Outside of Vaughn, their primary weapons are tight end Briley Moore and wide receiver Chabastin Taylor - nobody else on the team averages more than a reception per game. Both of these guys are vertical threats in their play-action passing game, and given our history against tight ends I’m particularly weary of Moore.

They're replacing nearly everybody up front and have been predictably average as a result. The nature of the way they play dictates that they haven’t given up a ton of sacks or TFLs, but PFF has them grading out just 6th in the Big 12 in run blocking and 9th in pass blocking. I’m optimistic that our front seven should be able to control the line of scrimmage.

What to watch: Are we winning first and second down?

When you consider their reliance on play-action to create explosive plays in the passing the game, it makes sense to me that we try to avoid the situations where that’s most effective - second and third down and manageable. The best way to do that is to win on first and second down. If we’re able to knock them off schedule and get them into obvious passing situations on third down, the play-action game will be far less effective and I like our chances to get them off the field.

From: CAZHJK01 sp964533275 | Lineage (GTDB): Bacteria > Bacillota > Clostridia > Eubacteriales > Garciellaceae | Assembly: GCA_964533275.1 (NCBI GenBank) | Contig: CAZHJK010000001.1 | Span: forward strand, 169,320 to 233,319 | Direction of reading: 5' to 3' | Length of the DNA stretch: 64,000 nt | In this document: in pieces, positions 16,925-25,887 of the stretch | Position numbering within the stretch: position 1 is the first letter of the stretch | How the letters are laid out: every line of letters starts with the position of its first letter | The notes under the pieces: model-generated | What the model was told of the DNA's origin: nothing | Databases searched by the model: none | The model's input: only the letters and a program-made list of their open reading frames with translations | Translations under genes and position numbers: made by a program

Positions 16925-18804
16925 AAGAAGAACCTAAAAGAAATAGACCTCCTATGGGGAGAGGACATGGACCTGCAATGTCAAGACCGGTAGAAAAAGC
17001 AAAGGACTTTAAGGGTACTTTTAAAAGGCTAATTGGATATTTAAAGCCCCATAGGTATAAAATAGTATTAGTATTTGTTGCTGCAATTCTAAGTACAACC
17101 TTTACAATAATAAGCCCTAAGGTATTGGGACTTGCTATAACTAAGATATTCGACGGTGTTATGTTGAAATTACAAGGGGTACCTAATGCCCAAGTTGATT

One thing we need to be especially cognizant of in those situations will be their use of Vaughn in the screen game in an attempt to slow down our pass rush. 315 of Vaughn’s 359 receiving yards have come after the catch this year and 9 of his 13 receptions have resulted in first downs - we can’t let him leak out of the backfield and extend drives.